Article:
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Breeding Pen and Genetics Question?

Discussion in 'General breed discussions & FAQ' started by Sachasmom, Mar 5, 2009.

  1. Sachasmom

    Sachasmom Chillin' With My Peeps

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    Mar 1, 2009
    Upstate NY
    We're looking to try out a few breeds this year to try and settle on which one or two we want to work with. We have some odds and ends here that we're going to practice our hatching skills with first.

    I have two breeding pens (Well, I will once I go back and make them escape proof![​IMG] ) and possibly a third.

    What is a good number of hens to Roo for good fertility in the eggs? Three? Six? I guess I am wondering what the max # of hens I would want in with the Roo. Plus they would be free ranging (aka running amok) when not in the breeding pen, so I don't really want hoards of chickens here, seeing as how they roost and poop and lay anyplace but where they are supposed to! [​IMG]

    I was thinking I would need to rotate the birds out of the pens if I was playing with more than one breed, how long do the hens need to be in with the Roo before "he's the Daddy?" [​IMG]

    We're familiar with genetics and breeding of rabbits, but no so much in the chickens! [​IMG]

    Is there a good chicken color site that explains what color goes with what? If I get Cuckoo Marans and Copper Black Marans, can I breed the two colors together? What would I get?
     
  2. Krys109uk

    Krys109uk Chillin' With My Peeps

    People like to wait a while to be sure that the desired male is indeed the father of the chicks. And that's the safe way. However research has shown that eggs are fertilised by the sperm from the most recent mating. Thus theoretically the offspring ought to be from the desired male from when he first actually mates with the female.

    If one decided to breed dark cuckoo marans with copper black marans it probably wouldn't be fair to sell the offspring as anything other than pets or project birds. If the male is copper black the offspring ought to be sex linked; the reciprocal cross ought to give all cuckoo offspring......but they wouldn't be pure.
     
  3. Sachasmom

    Sachasmom Chillin' With My Peeps

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    Upstate NY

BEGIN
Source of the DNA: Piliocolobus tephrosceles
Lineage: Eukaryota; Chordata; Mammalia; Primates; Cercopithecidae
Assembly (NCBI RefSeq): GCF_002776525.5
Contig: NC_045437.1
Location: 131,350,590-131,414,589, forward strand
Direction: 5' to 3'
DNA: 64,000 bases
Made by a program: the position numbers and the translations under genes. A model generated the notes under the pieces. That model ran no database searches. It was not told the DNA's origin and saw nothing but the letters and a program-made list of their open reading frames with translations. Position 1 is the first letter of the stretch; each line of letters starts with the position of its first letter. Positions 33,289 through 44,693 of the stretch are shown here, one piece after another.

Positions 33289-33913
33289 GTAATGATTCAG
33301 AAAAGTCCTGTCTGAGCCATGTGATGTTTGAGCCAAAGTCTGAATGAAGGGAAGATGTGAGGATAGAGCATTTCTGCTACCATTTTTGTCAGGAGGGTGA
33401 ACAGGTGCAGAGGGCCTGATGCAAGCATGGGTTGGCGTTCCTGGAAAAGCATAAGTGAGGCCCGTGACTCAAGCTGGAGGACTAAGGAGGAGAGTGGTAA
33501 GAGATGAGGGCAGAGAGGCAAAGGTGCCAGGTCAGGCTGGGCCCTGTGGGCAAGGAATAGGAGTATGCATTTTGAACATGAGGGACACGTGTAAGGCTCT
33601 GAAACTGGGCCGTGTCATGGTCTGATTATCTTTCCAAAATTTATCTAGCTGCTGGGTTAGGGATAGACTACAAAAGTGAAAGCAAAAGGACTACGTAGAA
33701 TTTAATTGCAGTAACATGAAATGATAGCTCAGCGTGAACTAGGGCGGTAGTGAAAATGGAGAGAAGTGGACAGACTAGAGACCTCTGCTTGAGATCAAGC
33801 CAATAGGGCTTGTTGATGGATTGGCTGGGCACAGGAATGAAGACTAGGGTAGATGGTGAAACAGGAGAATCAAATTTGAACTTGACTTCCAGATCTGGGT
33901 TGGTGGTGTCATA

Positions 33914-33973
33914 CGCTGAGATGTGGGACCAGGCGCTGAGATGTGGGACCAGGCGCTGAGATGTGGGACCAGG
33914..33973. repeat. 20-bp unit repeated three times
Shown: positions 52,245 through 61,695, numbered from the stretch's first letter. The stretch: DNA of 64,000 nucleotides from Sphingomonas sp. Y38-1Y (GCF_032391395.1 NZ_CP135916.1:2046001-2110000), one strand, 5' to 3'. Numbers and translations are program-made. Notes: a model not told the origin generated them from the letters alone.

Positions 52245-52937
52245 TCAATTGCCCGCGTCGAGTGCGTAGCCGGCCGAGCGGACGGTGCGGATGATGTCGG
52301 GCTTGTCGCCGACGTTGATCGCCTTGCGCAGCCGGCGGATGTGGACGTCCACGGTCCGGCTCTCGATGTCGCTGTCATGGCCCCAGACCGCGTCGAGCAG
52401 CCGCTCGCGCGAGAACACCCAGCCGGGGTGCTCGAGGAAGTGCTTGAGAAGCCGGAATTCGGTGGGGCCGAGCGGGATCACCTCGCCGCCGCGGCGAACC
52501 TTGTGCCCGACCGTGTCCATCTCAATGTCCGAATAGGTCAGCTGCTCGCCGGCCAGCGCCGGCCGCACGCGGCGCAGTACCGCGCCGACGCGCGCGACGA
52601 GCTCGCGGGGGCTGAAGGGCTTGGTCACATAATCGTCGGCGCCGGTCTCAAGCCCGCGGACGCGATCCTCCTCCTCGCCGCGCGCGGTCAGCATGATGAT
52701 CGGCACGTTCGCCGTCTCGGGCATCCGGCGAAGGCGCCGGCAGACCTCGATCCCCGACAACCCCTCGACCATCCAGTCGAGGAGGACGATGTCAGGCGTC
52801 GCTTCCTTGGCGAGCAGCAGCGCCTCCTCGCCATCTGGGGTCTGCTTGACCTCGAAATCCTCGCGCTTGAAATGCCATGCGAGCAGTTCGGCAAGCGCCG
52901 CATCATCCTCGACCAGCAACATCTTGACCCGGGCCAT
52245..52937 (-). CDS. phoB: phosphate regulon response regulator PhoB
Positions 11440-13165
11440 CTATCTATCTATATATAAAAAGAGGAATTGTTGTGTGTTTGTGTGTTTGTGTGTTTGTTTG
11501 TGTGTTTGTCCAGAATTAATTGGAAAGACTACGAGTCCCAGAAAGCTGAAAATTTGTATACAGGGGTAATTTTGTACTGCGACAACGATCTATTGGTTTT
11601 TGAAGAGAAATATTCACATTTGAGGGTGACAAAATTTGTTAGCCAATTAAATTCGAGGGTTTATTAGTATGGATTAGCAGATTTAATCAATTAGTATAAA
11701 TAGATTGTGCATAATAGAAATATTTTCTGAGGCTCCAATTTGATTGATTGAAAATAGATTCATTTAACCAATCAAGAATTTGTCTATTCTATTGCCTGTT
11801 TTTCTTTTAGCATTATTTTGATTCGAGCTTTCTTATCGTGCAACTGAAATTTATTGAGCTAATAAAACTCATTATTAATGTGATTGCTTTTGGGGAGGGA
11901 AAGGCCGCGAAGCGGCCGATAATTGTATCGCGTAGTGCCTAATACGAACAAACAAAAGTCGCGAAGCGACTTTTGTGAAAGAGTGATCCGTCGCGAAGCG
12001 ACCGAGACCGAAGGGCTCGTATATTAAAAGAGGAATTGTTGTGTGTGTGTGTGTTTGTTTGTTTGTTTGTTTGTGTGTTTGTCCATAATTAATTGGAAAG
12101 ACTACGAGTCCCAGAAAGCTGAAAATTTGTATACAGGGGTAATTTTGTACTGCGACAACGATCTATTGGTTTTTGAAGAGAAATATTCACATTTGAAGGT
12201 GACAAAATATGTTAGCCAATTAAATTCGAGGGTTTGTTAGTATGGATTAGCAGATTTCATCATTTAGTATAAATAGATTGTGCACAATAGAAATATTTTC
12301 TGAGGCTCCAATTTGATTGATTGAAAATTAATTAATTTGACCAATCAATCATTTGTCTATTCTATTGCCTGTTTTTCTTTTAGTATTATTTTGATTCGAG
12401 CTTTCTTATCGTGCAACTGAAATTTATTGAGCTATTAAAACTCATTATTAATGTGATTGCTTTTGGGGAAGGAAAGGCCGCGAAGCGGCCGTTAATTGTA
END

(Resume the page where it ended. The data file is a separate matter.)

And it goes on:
Okay, so can someone explain to me why if you take two different colors of Maran (Or am I wrong, is cuckoo not a color? )the offspring are now mutts? Is this true with any color in any chicken breed? Like you can't crossed Speckled Sussex with Light Sussex?

    If I cross a Red Rex with a Chin Rex, I will get weird colors, but they'll still be purebred Rex rabbits!

    I'm just not getting the whole chicken genetics thing! [​IMG]

    So, does everyone think like a week in the breeding pen would be safe? I could just eat the eggs for the week or give them to the dogs, not like they'll go to waste! [​IMG]
     
  4. Krys109uk

    Krys109uk Chillin' With My Peeps

    Mixing colours means they wouldn't breed true which causes problems for other people, if they are buying to breed, & it thus isn't fair. With chickens, when someone buys a bird intending to breed, it is reasonable for them to expect the bird to be what the vendor says it is. It is not reasonable for the bird to be carrying all manner of unwanted recessive genes causing all kinds of messes a generation or two down the line.
    If one breeds a light Sussex with a speckled Sussex the offspring would be Sussex in type but colour wise the offspring would be a bit of a mess.
    I don't know the Marans in question but dark cuckoo is the most common of the British type Marans, so there is a fair chance this bird might be British type or an intermediate, whereas copper black is the most common colour of the French type Marans (at least in France & probably the rest of EU). While the offspring of such a cross might not show that they had other genes hidden they would be there & would not breed true over time.
     
  5. shavalgen

    shavalgen Out Of The Brooder

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    If it's a dark cuckoo male over the black copper female you will produce cuckoo and golden cuckoo. Golden cuckoo is a black copper with the barring gene. Essentially a barred brown red.
     
  6. Guitartists

    Guitartists Resistance is futile

    Mar 21, 2008
    Michigan
    Quote:They will no longer adhere to the accepted colors listed for their breed.... so while they are still purebred, they cannot be shown in any of the accepted color groups... plus the above mentioned reasons.

    I'm not exactly sure how a breeding pen would work... but a hen can remain fertile from a mating for up to 3 weeks or so... so you would need to keep your breeders separated that long and then some to insure parentage... at least, I would think you would have to.
     
    Last edited: Mar 8, 2009
  7. Buck Creek Chickens

    Buck Creek Chickens Have Incubator, Will Hatch

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    Neenah, WI
  8. nzpouter

    nzpouter Chillin' With My Peeps

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    Jan 19, 2009
    new zealand
  9. Buck Creek Chickens

    Buck Creek Chickens Have Incubator, Will Hatch

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    Quote:both are part of the same thing, then there is BREEDBOOK. which Henk is part of also
     
  10. Krys109uk

    Krys109uk Chillin' With My Peeps

    If it's a dark cuckoo male over the black copper female you will produce cuckoo and golden cuckoo. Golden cuckoo is a black copper with the barring gene. Essentially a barred brown red.

    Not from a first cross....
    But using this as a first cross it can be a start to getting black, (dark cuckoo), golden cuckoo, silver cuckoo, (copper black) & silver black.​
     

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